November 14, 2019
During a nippy late September evening, I made my way to see Sarathy Korwar headline at Hackney’s MOTH Club, an eclectic and intimate venue nestled in East London. An ample spread of melanin litters the crowd — even a smattering of exuberant uncles. Word is that Aziz Ansari is supposed to drop in. This isn’t surprising — Korwar is, by all accounts, a genius waiting to be discovered.
Korwar, percussionist, composer, and producer, is arguably one of today’s most compelling South Asian artists in contemporary jazz. Having mastered Indian classical and jazz, Korwar’s nuanced approach towards both styles frames his distinct genre-bending sound. Yet Korwar, as I would later find out, is muted in person — it’s almost as if he injects his entire personality into his music.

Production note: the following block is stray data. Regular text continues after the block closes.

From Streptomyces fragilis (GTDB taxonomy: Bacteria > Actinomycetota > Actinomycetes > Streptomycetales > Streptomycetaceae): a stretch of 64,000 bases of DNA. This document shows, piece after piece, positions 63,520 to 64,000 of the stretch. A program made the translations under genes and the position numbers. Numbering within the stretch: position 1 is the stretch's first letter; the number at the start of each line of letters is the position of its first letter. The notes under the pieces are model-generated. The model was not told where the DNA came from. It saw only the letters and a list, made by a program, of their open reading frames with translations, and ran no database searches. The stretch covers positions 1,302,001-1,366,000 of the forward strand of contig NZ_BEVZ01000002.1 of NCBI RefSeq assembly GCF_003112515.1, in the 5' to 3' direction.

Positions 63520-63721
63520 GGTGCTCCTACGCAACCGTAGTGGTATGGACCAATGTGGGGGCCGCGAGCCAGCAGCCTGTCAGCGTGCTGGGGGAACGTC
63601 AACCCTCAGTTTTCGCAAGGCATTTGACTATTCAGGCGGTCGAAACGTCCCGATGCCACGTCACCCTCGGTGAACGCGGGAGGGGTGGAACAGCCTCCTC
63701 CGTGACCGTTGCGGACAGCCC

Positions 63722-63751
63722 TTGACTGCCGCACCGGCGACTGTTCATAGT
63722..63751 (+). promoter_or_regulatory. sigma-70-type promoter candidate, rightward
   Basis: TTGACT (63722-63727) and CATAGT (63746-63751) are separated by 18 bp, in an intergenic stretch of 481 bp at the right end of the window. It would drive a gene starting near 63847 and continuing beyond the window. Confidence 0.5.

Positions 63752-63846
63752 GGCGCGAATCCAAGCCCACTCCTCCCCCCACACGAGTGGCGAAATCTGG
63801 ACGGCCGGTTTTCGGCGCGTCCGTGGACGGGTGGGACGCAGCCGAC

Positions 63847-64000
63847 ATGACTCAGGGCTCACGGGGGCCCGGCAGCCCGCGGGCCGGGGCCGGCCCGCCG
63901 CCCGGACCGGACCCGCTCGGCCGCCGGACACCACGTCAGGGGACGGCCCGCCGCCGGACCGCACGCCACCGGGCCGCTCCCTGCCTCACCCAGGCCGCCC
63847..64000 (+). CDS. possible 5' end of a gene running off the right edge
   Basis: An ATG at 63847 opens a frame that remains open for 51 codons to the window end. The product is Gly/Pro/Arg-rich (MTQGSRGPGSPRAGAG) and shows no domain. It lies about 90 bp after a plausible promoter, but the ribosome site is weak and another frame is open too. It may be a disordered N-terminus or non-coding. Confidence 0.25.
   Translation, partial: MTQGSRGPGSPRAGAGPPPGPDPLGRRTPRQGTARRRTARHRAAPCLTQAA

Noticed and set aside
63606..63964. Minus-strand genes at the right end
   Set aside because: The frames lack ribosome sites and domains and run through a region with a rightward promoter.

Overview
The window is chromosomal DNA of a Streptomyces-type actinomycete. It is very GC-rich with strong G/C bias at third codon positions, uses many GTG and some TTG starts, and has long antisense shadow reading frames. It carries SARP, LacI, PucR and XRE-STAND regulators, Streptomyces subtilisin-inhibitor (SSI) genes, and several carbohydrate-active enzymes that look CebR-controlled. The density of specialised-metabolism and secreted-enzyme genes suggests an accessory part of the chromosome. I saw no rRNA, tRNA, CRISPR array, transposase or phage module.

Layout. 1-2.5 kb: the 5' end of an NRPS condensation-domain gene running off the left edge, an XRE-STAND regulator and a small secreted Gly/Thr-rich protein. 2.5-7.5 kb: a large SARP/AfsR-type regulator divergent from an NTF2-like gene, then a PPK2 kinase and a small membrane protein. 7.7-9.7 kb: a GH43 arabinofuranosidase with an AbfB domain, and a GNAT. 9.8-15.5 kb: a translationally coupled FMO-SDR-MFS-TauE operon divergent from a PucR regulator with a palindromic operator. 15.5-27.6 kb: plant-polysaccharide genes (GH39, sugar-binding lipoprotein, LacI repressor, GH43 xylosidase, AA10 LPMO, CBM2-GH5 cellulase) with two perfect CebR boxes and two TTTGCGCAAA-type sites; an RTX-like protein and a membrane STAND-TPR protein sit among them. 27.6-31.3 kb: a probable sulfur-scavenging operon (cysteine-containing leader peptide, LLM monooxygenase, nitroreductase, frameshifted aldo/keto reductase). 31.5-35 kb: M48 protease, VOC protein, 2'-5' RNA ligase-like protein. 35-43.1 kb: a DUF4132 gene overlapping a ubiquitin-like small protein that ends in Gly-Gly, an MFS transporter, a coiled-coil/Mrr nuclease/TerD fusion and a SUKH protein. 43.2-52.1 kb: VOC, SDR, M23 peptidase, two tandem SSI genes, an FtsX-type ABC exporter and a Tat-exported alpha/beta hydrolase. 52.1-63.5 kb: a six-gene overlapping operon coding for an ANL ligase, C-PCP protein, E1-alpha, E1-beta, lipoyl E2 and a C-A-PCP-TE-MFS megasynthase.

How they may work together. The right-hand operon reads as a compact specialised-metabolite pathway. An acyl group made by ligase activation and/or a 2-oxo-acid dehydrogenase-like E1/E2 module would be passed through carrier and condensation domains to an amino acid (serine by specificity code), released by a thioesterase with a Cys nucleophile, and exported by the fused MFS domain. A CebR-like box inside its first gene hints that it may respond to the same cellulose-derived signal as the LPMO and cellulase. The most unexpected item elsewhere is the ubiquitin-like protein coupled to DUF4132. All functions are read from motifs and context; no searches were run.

Korwar joins a cohort of talented South Asian jazz musicians (clarinetist Arun Ghosh, pianist Vijay Iyer, and saxophonist Idris Rahman spring to mind) but defies categorization. He confronts the exoticization of Indian music while charting out original sonic territory — a vision that broadens perceptions of what jazz fused with South Asian textures can sound like. Perhaps, most importantly, Korwar isn’t afraid to talk about politics.